British Library, London 2oth May – 25th September 2010
This forthcoming show at the British Library brings togather a range of archive material that show how our vision of the future has been shaped over the years in visual and literary culture, touching on the current re-appraisal of science fiction in terms of British Art Research as desmonstrated by the recent conference at the Courtauld Institute of Art Surrealism, Science Fiction and Comics:
“Writers and artists through history and around the globe have long imagined ‘other worlds’ through the genre of Science Fiction. Science Fiction allows writers to ask the big questions: ‘Who are we?’, ‘What is reality?’
This new exhibition will invite visitors to enter the world of the future, alien worlds, parallel worlds and virtual worlds, and speculate on how our universe might change. These imaginings can provoke hopes and dreams, exhilaration or fear – and shed light on the time and place in which they were created. We hope to encourage visitors’ questions such as : ‘Is there such a thing as a perfect world?’ ‘When and how will the world end?'”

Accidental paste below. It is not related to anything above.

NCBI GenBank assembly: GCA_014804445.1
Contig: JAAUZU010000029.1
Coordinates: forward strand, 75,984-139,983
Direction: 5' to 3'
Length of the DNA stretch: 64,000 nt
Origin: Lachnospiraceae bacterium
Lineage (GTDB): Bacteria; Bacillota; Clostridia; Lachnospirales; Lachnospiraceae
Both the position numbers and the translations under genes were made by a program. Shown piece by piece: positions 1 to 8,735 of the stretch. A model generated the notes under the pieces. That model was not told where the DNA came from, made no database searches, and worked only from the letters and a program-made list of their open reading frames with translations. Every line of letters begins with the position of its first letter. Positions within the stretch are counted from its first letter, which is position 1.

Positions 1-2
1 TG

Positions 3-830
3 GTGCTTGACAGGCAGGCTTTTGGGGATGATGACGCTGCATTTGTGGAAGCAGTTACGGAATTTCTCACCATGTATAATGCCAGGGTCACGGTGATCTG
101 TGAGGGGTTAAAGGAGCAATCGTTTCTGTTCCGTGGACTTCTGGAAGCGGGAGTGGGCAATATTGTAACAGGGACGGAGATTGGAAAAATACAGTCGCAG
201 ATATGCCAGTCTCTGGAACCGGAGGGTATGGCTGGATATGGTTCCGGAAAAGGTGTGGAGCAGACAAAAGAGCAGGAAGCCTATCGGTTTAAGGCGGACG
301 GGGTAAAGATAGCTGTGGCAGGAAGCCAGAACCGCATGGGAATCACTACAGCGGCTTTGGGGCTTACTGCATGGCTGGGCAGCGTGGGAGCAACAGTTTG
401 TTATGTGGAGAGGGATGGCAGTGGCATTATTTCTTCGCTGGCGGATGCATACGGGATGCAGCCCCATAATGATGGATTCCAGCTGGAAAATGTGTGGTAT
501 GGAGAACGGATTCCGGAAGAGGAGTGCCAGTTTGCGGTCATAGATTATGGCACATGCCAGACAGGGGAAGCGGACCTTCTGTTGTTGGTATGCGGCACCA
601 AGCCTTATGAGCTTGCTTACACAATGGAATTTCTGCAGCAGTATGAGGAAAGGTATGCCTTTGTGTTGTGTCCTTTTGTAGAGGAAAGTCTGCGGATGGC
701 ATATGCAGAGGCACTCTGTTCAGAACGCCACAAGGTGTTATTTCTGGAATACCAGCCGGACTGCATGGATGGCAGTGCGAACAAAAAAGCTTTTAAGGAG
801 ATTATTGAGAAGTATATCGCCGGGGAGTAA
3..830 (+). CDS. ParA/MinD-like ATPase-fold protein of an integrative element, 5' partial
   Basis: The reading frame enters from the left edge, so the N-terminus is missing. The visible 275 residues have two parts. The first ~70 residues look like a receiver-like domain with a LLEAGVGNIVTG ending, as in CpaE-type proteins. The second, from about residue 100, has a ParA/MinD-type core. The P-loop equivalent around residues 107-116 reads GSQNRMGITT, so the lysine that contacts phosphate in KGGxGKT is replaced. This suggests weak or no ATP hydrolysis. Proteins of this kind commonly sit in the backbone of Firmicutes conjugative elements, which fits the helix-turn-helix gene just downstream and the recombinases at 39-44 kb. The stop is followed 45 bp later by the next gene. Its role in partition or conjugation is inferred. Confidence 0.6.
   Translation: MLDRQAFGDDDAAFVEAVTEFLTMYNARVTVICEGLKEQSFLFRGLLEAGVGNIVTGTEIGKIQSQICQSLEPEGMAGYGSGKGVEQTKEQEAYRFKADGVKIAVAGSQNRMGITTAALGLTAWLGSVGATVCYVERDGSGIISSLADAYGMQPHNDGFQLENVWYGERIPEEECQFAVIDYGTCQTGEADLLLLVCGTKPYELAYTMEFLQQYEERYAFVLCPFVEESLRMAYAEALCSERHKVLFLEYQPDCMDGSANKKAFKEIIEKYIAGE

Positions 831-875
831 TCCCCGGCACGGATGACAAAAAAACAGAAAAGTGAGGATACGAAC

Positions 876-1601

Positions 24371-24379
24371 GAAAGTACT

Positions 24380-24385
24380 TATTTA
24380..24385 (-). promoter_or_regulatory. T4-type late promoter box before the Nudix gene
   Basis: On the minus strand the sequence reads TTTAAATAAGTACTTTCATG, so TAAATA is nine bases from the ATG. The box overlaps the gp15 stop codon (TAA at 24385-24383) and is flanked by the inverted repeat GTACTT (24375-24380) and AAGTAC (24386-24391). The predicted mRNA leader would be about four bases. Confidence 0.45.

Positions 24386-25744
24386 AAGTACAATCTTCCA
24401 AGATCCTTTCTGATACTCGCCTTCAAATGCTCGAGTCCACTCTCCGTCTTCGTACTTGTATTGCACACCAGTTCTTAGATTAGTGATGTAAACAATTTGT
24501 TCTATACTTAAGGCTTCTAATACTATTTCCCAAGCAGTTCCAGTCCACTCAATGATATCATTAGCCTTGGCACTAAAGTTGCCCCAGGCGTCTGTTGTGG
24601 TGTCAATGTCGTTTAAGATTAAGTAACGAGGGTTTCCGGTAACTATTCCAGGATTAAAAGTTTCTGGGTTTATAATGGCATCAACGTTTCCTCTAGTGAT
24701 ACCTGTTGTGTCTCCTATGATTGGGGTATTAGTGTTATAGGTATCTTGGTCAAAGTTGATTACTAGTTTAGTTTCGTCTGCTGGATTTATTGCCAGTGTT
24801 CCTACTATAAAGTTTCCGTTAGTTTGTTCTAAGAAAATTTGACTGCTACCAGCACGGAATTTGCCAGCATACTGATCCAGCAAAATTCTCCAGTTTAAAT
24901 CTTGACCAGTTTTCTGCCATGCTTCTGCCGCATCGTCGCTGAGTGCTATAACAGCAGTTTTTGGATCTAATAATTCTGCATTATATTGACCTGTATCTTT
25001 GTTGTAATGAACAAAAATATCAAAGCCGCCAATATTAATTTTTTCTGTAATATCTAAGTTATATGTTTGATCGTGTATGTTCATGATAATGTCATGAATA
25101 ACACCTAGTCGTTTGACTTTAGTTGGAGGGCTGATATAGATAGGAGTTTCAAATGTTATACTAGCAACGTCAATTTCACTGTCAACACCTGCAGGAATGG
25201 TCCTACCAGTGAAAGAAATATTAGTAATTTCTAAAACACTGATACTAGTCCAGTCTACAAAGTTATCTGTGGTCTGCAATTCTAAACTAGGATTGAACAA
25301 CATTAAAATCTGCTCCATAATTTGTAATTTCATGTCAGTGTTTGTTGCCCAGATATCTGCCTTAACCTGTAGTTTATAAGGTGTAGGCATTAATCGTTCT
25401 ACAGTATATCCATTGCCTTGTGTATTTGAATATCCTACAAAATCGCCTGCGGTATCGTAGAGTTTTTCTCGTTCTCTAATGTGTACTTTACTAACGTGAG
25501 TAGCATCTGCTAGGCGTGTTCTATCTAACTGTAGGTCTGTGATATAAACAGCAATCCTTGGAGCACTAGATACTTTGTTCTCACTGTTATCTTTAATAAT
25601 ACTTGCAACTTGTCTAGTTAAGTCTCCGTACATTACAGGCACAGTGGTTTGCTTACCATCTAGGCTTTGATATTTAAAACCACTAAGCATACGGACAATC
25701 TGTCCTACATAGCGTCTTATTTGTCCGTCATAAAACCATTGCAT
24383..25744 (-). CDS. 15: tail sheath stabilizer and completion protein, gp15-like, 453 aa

We will examine how scientific advances have influenced Science Fiction – and vice versa. We uncover hidden gems in our collection of manuscripts, printed books, magazines, fanzines, radio broadcasts and author interviews – from the earliest works to the latest films.
The exhibition will challenge what people think of as Science Fiction and show that it is not a narrow genre, but embraces works of utopian and speculative fiction that people may not consider as ‘Science Fiction’, such as Mary Shelley’s Frankenstein, George Orwell’s 1984 and Audrey Niffeneger’s The Time-Traveler’s Wife.